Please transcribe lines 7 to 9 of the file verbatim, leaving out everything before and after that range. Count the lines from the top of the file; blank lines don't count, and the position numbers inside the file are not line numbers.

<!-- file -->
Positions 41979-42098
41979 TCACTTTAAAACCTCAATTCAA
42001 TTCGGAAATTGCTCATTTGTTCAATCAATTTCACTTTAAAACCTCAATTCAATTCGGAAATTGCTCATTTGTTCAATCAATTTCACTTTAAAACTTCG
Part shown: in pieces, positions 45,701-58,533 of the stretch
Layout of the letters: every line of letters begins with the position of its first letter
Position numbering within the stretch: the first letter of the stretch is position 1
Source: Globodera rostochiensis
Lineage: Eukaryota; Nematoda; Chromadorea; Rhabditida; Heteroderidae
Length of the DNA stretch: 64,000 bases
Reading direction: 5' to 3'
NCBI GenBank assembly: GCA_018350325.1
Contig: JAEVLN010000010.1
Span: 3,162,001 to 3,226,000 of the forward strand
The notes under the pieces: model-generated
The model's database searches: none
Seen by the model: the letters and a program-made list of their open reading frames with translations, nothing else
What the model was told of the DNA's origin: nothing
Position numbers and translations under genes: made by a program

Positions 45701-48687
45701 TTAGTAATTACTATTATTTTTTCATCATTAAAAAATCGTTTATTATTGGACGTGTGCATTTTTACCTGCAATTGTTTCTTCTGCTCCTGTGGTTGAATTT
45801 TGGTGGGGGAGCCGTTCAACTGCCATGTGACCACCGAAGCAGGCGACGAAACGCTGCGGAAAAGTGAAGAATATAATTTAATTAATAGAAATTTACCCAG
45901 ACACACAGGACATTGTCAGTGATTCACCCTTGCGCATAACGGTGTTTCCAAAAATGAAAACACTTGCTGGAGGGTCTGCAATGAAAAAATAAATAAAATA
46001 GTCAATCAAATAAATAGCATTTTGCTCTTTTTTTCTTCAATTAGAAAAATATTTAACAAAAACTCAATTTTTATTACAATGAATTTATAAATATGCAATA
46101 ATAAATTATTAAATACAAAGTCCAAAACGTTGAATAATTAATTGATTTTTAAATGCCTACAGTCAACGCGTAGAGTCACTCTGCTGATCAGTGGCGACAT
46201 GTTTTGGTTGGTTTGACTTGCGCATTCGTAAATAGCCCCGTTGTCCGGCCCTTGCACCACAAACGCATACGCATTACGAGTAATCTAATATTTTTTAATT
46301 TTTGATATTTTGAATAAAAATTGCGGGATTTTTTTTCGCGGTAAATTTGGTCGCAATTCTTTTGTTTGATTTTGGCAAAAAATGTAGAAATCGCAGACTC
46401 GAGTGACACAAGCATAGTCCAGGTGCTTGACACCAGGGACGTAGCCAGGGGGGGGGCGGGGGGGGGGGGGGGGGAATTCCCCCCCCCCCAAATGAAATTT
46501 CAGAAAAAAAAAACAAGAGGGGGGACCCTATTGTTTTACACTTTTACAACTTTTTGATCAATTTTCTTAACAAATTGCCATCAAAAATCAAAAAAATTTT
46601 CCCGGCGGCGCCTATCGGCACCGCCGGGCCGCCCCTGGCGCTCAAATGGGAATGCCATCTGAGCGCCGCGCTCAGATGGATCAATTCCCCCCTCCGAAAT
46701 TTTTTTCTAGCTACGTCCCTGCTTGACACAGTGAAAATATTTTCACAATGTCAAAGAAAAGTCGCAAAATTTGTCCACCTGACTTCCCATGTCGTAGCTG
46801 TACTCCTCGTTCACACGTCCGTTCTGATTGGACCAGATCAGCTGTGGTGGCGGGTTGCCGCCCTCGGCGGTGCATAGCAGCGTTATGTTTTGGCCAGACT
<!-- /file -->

Source: Globodera rostochiensis
Lineage: Eukaryota; Nematoda; Chromadorea; Rhabditida; Heteroderidae
Length of the DNA stretch: 64,000 bases